When I was in college, National Geographic photographer Joel Sartore lived in an old farmhouse nearby. When he wasn’t trotting around the globe on assignment, occasionally he’d stop by and give a presentation to my photojournalism class or our photo staff at the campus newspaper. Mostly what I remember are his photographs. How could I not. The man is amazing. I don’t recall a whole lot of what he said, but there is one piece of his advice I use every day. Joel believes there are three things required to create an amazing photograph: composition, light, and emotion. You can have one or two of these and still have a good photo. Yet, if you want to cross the line into breathtaking, you need all three.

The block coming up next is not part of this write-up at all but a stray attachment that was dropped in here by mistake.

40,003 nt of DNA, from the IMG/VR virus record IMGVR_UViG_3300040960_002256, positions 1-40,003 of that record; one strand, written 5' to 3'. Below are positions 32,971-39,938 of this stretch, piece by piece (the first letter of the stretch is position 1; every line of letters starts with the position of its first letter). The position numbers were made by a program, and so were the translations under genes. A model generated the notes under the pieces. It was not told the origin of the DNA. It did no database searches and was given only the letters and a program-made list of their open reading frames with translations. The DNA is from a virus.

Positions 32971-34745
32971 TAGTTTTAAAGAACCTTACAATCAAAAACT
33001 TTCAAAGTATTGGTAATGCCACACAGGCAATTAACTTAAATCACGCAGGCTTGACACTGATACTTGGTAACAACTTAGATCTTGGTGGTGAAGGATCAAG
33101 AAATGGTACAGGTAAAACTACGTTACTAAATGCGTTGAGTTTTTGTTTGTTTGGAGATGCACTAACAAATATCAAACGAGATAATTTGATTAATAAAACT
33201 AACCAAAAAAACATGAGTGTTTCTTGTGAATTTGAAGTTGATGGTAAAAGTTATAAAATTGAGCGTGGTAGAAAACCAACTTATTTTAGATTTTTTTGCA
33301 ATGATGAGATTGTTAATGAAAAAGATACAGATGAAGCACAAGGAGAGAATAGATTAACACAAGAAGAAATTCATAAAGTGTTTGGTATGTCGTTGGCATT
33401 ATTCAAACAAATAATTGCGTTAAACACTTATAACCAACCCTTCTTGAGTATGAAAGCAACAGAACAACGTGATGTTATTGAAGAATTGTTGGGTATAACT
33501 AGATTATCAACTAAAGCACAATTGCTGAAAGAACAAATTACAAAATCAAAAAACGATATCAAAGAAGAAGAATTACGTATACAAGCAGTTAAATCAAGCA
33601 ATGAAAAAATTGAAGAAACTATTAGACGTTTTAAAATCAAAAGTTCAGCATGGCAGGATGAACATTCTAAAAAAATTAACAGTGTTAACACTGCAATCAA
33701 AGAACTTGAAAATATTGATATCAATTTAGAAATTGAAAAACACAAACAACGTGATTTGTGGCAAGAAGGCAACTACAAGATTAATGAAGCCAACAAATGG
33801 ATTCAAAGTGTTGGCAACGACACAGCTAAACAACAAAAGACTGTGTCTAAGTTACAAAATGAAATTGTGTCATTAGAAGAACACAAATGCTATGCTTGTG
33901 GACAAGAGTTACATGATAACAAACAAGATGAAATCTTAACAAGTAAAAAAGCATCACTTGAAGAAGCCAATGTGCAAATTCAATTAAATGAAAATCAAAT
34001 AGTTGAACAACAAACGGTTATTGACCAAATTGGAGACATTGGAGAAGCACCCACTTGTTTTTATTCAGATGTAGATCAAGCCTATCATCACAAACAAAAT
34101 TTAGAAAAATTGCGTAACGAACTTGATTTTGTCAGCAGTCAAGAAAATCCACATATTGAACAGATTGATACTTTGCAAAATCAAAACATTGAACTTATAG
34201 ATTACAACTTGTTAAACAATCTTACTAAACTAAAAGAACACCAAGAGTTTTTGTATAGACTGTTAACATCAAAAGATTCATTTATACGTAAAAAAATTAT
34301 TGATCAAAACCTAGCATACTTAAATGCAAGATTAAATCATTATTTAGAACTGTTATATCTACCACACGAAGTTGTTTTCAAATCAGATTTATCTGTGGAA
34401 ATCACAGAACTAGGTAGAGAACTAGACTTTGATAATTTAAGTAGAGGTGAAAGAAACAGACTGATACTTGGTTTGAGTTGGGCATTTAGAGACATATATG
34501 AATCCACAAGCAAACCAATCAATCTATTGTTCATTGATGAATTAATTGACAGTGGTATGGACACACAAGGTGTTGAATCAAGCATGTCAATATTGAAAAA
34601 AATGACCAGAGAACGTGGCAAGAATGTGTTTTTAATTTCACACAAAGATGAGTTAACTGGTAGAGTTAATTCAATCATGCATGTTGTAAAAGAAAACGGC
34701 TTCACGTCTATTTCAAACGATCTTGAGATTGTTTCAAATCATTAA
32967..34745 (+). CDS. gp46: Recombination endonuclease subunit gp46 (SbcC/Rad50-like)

I think about this every time I pick up a camera, and this is forever my goal with each photo I take. I don’t profess to share the wisdom of Joel Sartore, but there is one element I might add: history. When I head out the door to a portrait assignment I am prepared for anything. Like a good former Girl Scout, I have a small arsenal of props, lights, and tools. Yet no matter what I bring, often what I find when I get there is even cooler than I could ever imagine.
Perfect examples of this came from the two newborn sessions I did this week. Little Cole was the first one, and you can see a few of his pictures below. His wonderful parents had many amazing pieces of their personal history, and I couldn’t pull out my camera fast enough. The cradle and blanket his mom used when she was a baby, an elaborately carved rocking chair, old suitcases, and a beautiful basket are all parts of Cole’s history traced through his parents. Using the pieces that have meaning to the families I am photographing always trumps whatever I have in my bag. It is their history, and what better way to show it than by using it to photograph their future.